Since December, a significant portion of Argentina’s peanut-production region has received less than half of the usual rainfall. By the end of February, the situation had grown even bleaker.
With less than 25% of the usual February rainfall, scattered showers were far too light to break the continued drought. Temperatures well above average have only exacerbated the loss of soil moisture.
Argentine peanut crop conditions have declined sharply as a consequence. In some locations, the likelihood of crop abandonment is escalating.
Dry and hot conditions have continued through all of the main peanut belt and the general situation continues to worsen for farmers. Moisture reserves are almost nonexistent in most soils. Peanut vegetation has clearly deteriorated over the last 55 days.
Somewhat better crop conditions exist where peanuts can draw moisture from shallow subsoil aquifers or the crop has benefited from scattered, localized rains. But even some of those areas are beginning to show the effects of drought, which has taken a toll across much of the country and across field crops, in general, not just peanuts.
Weather forecasts have given no real encouragement in terms of rain. February is the critical month to make the crop in Argentina and bring it to harvest well ahead of cold growing conditions and possible frost.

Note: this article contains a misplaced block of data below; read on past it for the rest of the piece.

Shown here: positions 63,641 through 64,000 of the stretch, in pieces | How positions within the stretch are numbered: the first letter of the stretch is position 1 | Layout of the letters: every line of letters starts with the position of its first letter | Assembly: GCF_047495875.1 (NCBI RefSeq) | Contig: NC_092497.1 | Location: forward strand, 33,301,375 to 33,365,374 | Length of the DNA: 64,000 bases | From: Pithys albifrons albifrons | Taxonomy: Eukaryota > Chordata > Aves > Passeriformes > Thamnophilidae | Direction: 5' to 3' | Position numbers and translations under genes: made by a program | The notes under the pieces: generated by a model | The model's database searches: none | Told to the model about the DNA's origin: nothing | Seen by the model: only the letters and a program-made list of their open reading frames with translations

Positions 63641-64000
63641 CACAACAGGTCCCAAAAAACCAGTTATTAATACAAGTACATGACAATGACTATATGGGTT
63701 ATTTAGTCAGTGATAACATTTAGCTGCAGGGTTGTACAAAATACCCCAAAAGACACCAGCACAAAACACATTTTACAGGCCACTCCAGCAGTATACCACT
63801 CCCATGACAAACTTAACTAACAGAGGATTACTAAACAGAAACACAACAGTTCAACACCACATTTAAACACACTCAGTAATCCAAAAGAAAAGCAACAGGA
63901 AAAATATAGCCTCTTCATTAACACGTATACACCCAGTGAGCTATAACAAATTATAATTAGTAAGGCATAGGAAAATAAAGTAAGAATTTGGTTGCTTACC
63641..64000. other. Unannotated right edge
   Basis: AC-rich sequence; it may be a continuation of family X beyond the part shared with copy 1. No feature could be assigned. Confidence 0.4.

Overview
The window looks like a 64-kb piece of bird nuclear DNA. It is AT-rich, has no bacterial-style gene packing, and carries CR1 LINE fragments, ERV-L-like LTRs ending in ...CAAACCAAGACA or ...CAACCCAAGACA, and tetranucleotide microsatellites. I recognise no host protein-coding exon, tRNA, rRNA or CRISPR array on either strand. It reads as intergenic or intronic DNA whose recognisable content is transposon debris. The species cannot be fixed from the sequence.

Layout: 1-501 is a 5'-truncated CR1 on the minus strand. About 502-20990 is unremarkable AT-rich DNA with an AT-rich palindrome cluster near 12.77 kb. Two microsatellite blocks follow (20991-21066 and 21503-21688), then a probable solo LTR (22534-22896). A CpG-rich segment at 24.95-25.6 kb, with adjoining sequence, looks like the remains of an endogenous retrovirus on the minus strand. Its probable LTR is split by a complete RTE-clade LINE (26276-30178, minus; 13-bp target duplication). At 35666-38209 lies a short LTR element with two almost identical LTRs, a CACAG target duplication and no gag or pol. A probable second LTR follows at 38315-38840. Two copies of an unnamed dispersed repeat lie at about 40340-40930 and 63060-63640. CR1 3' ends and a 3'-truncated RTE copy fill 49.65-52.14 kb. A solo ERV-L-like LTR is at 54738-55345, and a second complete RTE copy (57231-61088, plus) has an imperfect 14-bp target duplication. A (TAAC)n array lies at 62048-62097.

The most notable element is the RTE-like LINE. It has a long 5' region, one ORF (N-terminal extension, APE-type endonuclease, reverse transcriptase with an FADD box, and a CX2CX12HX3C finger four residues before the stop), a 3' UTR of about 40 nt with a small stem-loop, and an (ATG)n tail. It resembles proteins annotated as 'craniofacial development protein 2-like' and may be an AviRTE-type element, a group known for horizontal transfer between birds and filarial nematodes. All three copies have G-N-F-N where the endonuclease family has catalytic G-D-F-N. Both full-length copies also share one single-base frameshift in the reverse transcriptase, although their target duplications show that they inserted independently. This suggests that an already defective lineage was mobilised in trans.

Without significant rain in the near term, average yields might be reduced by as much as 50% compared to historic averages.
Since December, the region has received less than half of the usual rainfall. By the end of February, the situation had grown even bleaker. At less than 25% of the usual February rainfall, any scattered showers have been far too light to break the months-long drought.
At present, Argentina’s peanut exporters are not offering peanuts for sale overseas at the current time as the industry waits to see the final yield outcome for this crop. At this point, I believe Argentina’s peanut offers will be held back from the export market until the end of April.
The pre-drought estimate for this crop was 1,400,000 metric tons of farmer-stock peanuts (in-shell peanuts in the hands of farmers). If the final size of the crop is 700,000metric tons of farmer-stock peanuts, this would be a very small final production in terms of making additional sales overseas. Pricing is a clear unknown.
If this scenario takes shape, Argentina’s export markets would likely be supplied by a little tonnage from Brazil, with more from the U.S.
Peanut prices will likely increase sharply among all peanut-producing countries.
This should be good news for U.S. farmers ahead of planting.